Reporter Journal / Chris Davis

Scientists put a new spin on predicting earthquakes

By Chris Davis (China Daily USA) Updated: 2017-11-22 11:43

Predicting earthquakes is one of those holy grails of science that seems will be out of reach forever. But every time a big one strikes and wreaks havoc and tragedy, the tendency is to turn to the experts and ask why couldn't there have been at least some warning?

Fault lines have been mapped out and modeled and are pretty well understood, and seismologists can say with a lot of confidence where earthquakes are going to happen, but the critical "when" has remains a guessing game.

But we could be getting one step closer to changing that.

A team of scientists took the data from every magnitude 7.0 or greater temblor since 1900 and found a pattern - every 32 years there has been an increase in the number of large quakes. And the only geophysical happenings that correlate with the phenomena are a slight slowing in the Earth's rotation - five years earlier.

By "slowing" they mean days may lose a couple of milliseconds but by their theory it is enough to trigger something that sets off more big earthquakes than usual.

The scientists are Roger Bilham of the University of Colorado and Rebecca Bendick of the University of Montana in Missoula and they reported their findings recently in the journal Geophysical Research Letters.

"The Earth offers us a 5-years heads up on future earthquakes, which is remarkable," Bilham told Science. "Of course that seems sort of crazy."

Bilham and Bendick began their research trying to see if earthquakes set each other off through a kind of synchronous oscillation, the way strings on musical instruments will automatically vibrate if their pitch is sounded, sort of. Faults in the Earth's crust, they reasoned, with their buildup and release of stress could be considered "really noisy, really crummy oscillators", as Bendick put it.

But as they combed through the data they found that earthquakes clustered in time, not in place, and the numbers of large earthquakes came at intervals of 32 years. So were the earthquakes talking to each other or were they getting a nudge from some external force?

Running down the laundry list of forces at work on the globe they found the match with the length of a day, which is known to go through decades-long cycles of speeding up and slowing down.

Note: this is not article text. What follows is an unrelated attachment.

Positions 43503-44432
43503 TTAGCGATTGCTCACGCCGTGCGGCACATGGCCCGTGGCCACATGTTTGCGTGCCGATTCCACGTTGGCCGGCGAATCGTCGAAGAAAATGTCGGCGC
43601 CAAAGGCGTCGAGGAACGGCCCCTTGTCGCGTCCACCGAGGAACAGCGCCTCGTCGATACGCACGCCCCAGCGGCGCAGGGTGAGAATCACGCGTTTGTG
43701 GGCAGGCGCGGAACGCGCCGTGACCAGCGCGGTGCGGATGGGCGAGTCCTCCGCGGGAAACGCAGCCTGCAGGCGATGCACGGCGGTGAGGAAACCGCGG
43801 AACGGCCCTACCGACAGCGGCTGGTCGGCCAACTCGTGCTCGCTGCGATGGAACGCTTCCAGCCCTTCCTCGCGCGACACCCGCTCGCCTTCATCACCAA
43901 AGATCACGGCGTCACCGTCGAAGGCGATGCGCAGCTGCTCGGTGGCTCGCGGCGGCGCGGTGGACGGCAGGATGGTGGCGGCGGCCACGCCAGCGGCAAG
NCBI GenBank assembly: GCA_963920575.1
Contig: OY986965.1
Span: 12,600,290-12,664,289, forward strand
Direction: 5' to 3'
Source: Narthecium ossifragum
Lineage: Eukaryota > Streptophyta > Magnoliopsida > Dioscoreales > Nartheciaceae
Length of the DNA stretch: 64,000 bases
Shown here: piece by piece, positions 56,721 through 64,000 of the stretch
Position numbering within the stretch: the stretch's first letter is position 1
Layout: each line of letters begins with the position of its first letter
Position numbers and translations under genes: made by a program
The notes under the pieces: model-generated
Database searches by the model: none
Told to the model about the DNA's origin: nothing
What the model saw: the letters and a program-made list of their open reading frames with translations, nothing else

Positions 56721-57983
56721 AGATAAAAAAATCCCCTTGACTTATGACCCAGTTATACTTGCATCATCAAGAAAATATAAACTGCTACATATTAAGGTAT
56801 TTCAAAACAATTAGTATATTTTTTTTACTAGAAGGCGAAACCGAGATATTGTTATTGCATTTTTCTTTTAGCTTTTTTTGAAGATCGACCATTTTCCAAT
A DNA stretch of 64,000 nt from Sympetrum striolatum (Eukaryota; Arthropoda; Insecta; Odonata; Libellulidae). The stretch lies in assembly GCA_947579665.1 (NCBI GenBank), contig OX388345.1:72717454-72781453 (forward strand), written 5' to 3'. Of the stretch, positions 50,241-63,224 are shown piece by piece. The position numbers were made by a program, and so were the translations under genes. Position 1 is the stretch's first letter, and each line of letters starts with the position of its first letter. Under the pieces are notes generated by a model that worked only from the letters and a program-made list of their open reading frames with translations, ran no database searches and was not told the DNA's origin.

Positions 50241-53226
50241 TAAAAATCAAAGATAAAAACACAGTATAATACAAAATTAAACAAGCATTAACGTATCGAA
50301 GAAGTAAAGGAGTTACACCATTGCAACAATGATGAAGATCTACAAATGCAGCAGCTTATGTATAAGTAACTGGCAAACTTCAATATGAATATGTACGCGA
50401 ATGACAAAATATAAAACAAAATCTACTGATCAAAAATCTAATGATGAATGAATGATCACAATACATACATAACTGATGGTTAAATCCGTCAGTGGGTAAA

When day lengths slow down or speed up it also disrupts the Earth's magnetic field. Scientists think changes in the flow of the molten iron of the outer core may cause both, but they are not sure. As one seismologist put it: it's not like we can go down there and watch what's going on.

Does the slight slowdown basically cause the Earth's liquid mantle to "slosh" and rub the Earth's crust the wrong way? Or does the mantle stick to the crust and give it a tug?

And even if we could go down there to see, where would we start. Enormous earthquakes happen continually, most that don't affect people, but when the random nature of the event strikes places like Haiti or Sichuan, tragedy follows.

It is sort of chilling to note that the 2008 Sichuan 7.9 earthquake that killed upwards of 80,000 was the deadliest quake in China since the devastating Tangshan, Hebei, 7.5 quake that killed 242,419 in 1976 - 32 years earlier.

UC-Berkeley geophysicist Michael Magna calls the evidence for the link between shorter days and more earthquakes compelling. "I've worked on earthquakes triggered by seasonal variation, melting snow. [Bilham and Bendick's] correlation is much better than what I'm used to seeing."

At any rate, we'll all know soon. The Earth's rotation started to slow down four and a half years ago. By this theory, 2018 then should see five more major earthquakes - 17 to 20 - than usual.

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